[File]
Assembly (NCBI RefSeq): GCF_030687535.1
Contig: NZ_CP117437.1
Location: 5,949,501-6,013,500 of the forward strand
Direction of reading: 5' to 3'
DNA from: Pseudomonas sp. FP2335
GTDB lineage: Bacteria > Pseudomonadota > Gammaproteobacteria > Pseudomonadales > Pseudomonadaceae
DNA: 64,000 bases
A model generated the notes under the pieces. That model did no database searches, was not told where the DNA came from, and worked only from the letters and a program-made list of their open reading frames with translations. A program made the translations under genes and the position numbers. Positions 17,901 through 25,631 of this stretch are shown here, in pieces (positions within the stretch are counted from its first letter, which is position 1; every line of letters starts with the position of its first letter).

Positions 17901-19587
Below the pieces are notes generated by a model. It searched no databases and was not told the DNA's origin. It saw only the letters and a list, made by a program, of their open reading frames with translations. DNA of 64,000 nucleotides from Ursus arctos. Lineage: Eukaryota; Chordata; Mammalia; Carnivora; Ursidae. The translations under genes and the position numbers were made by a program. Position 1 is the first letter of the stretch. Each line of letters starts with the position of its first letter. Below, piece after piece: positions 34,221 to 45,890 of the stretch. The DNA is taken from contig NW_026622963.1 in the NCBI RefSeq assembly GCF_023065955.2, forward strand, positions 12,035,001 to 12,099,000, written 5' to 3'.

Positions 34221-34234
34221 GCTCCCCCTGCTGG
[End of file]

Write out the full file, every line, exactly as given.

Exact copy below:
Assembly (NCBI RefSeq): GCF_030687535.1
Contig: NZ_CP117437.1
Location: 5,949,501-6,013,500 of the forward strand
Direction of reading: 5' to 3'
DNA from: Pseudomonas sp. FP2335
GTDB lineage: Bacteria > Pseudomonadota > Gammaproteobacteria > Pseudomonadales > Pseudomonadaceae
DNA: 64,000 bases
A model generated the notes under the pieces. That model did no database searches, was not told where the DNA came from, and worked only from the letters and a program-made list of their open reading frames with translations. A program made the translations under genes and the position numbers. Positions 17,901 through 25,631 of this stretch are shown here, in pieces (positions within the stretch are counted from its first letter, which is position 1; every line of letters starts with the position of its first letter).

Positions 17901-19587
Below the pieces are notes generated by a model. It searched no databases and was not told the DNA's origin. It saw only the letters and a list, made by a program, of their open reading frames with translations. DNA of 64,000 nucleotides from Ursus arctos. Lineage: Eukaryota; Chordata; Mammalia; Carnivora; Ursidae. The translations under genes and the position numbers were made by a program. Position 1 is the first letter of the stretch. Each line of letters starts with the position of its first letter. Below, piece after piece: positions 34,221 to 45,890 of the stretch. The DNA is taken from contig NW_026622963.1 in the NCBI RefSeq assembly GCF_023065955.2, forward strand, positions 12,035,001 to 12,099,000, written 5' to 3'.

Positions 34221-34234
34221 GCTCCCCCTGCTGG